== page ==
Your email was sent successfully. Check your inbox.

An error occurred while sending the email. Please try again.

Proceed reservation?

Export
Filter
  • Articles  (3)
  • Alginate  (1)
  • Arachidonic acid  (1)
  • Brassica campestris  (1)
  • Springer  (3)
  • 1995-1999  (3)
  • 1960-1964
Collection
  • Articles  (3)
Publisher
  • Springer  (3)
Years
Year
Topic
  • 1
    ISSN: 1573-5044
    Keywords: Brassica campestris ; B. napus ; B. oleracea ; cell division ; cell wall regeneration ; cotyledon protoplasts
    Source: Springer Online Journal Archives 1860-2000
    Topics: Biology
    Notes: Abstract Protoplasts isolated from cotyledons of a number of cultivars of Brassica napus, B. campestris and B. oleracea were cultured in different media to study the characteristics of cell wall regeneration and cell division at early stages of culture. Time course analysis using Calcolfluor White staining indicated that cell wall regeneration began in some protoplasts 2–4 h following isolation in all cultivars. 30–70% of cultured cotyledon protoplasts exhibited cell wall regeneration at 24 h and about 60–90% at 72 h after the initiation of culture. Results also indicated that a low percentage (0.4–5.4%) of cultured cotyledon protoplasts entered their first cell division one day after initial culture in all twelve cultivars. The percentage of dividing cells increased linearly up to 40% from 1 to 7 day, indicating that cotyledon protoplasts of Brassica had a high capacity for cell division. Factors that influence the level of cell wall regeneration and cell division during cotyledon protoplast culture have been investigated in this study. Cotyledons from seedlings germinated in a dark/dim light regime provided a satisfactory tissue source for protoplast isolation and culture for all Brassica cultivars used. The percentages of protoplasts exhibiting cell wall regeneration and division were significantly influenced by cultivar and species examined, with protoplasts from all five cultivars of B. campestris showing much lower rates of cell wall regeneration than those of B. napus and B. oleracea over 24–120 h, and with the levels of cell division in B. napus cultivars being much higher than those in B. campestris and B. oleracea over 1–9 days. The capacity of cell wall regeneration and cell division in cotyledon protoplast culture of the Brassica species appears under strong genetic control. Cell wall regeneration in protoplast culture was not affected by the culture medium used. In contrast, the composition of the culture medium played an important role in determining the level of cell division, and the interaction between medium type and cultivars was very significant.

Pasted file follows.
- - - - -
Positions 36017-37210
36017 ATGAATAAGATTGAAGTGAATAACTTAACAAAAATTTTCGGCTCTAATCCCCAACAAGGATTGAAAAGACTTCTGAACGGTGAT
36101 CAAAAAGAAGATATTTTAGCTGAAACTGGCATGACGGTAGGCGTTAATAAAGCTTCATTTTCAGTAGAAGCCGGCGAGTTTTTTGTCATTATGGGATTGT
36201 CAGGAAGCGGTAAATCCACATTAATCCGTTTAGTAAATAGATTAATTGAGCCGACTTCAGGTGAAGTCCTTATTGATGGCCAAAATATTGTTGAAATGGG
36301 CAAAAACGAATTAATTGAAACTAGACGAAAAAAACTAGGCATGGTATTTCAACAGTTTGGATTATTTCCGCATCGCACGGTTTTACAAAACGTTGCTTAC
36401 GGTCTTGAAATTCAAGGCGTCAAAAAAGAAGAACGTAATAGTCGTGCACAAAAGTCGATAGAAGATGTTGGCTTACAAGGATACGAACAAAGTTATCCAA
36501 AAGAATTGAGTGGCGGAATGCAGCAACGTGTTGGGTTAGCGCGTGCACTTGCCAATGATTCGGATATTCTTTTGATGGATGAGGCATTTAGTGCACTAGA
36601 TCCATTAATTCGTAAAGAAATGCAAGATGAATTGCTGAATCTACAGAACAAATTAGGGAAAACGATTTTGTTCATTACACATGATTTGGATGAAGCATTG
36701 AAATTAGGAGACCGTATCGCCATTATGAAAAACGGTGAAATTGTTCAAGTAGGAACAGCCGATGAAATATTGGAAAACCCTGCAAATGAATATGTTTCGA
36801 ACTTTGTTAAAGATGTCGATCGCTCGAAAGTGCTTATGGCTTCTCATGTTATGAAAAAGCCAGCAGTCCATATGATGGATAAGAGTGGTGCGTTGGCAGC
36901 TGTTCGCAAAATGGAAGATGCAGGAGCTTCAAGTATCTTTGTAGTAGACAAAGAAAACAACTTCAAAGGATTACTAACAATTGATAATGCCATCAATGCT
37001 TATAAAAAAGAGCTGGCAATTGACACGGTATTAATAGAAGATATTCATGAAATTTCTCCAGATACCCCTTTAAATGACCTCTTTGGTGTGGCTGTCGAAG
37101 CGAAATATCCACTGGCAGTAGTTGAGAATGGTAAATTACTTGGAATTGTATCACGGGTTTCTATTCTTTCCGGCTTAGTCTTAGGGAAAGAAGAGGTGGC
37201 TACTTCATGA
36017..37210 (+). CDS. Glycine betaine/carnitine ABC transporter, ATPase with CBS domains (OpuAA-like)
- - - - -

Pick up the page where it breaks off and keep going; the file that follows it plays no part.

Type of Medium: Electronic Resource
    Signatur Availability
    BibTip Others were also interested in ...
  • 2
    ISSN: 1572-9699
    Keywords: Arachidonic acid ; isolation ; Mortierella ; soil
    Source: Springer Online Journal Archives 1860-2000
    Topics: Biology
    Notes: Abstract Malt extract agar and an incubation temperature of 5 °C were used to selectively isolate representatives of the genus Mortierella from soil. Fungi in a soil sample from mountain grassland able to grow under these conditions, amounted to a total of 2640 colony forming units per gram soil. Circa 94% of the total fungal isolates represented Mortierella subgenus Mortierella. The rest of the colony-forming units consisted of Mucor isolates (6.0%) and higher fungi (1.5%). All the Mortierella isolates produced arachidonic acid.
    Type of Medium: Electronic Resource
    Signatur Availability
    BibTip Others were also interested in ...
  • 3
    ISSN: 1573-5176
    Keywords: Alginate ; pilot plant process ; extraction ; Macrocystispyrifera ; filtration ; centrifugation ; flocculation
    Source: Springer Online Journal Archives 1860-2000
    Topics: Biology
    Notes: Abstract The effect of temperature (70, 80, 90 °C) and time (1–9 h) during the alkaline extraction step on alginate yield and quality were studied. The alginate yield increased with time and maximum yield was obtained after 3.5 h treatment, ranging from19.4% at 70 °C to 21.9% at 90 °C. The viscosity of the alginate produced was inversely correlated with the temperature and time. At70 °C the slope of the curve was almost zero(753 to 923 mPa s); at 90 °C the viscosity loss was 154 mPa s per hour during the first two hours, reducing from 523 to 86 mPa s after 5 h; 80 °C yielded values between those for 70 °C and90 °C. The best conditions for alkaline extraction were using pH 10 at 80 °C for two hours. The curves obtained gave useful information for controlling the viscosity of the alginate during production. It was found that viscosity of the paste formed during alkaline extraction (`process viscosity') was the best parameter to determine there action rate during extraction. Alginate yield increased during filtration time from 17.6% to 23.7%after 55 min at 70 °C. In this step the viscosity of the alginate obtained remained almost constant (522–610 mPa s), indicating no degradation of the products during filtration. The best dilution to filter the alginate extract was obtained at 45 mPa s. Diatomaceous earth (Celite) and expanded lava(Perlite) were tested as filter aids. Expanded lava was the best filter aid, using 1 kg per kilogram of alginate produced. Three methods were studied to separate the alkaline-insoluble residues after extraction: filtration, centrifugation, flocculation, and combinations of them. The best system found was filtration with flocculant in a rotary vacuum filter, with a knife advance of 0.1 mm every 3.5 seconds and drum rotation of 2 rpm, yielding an average filtration flow rate of 10.5 L min-1.
    Type of Medium: Electronic Resource
    Signatur Availability
    BibTip Others were also interested in ...
Close ⊗
This website uses cookies and the analysis tool Matomo. More information can be found here...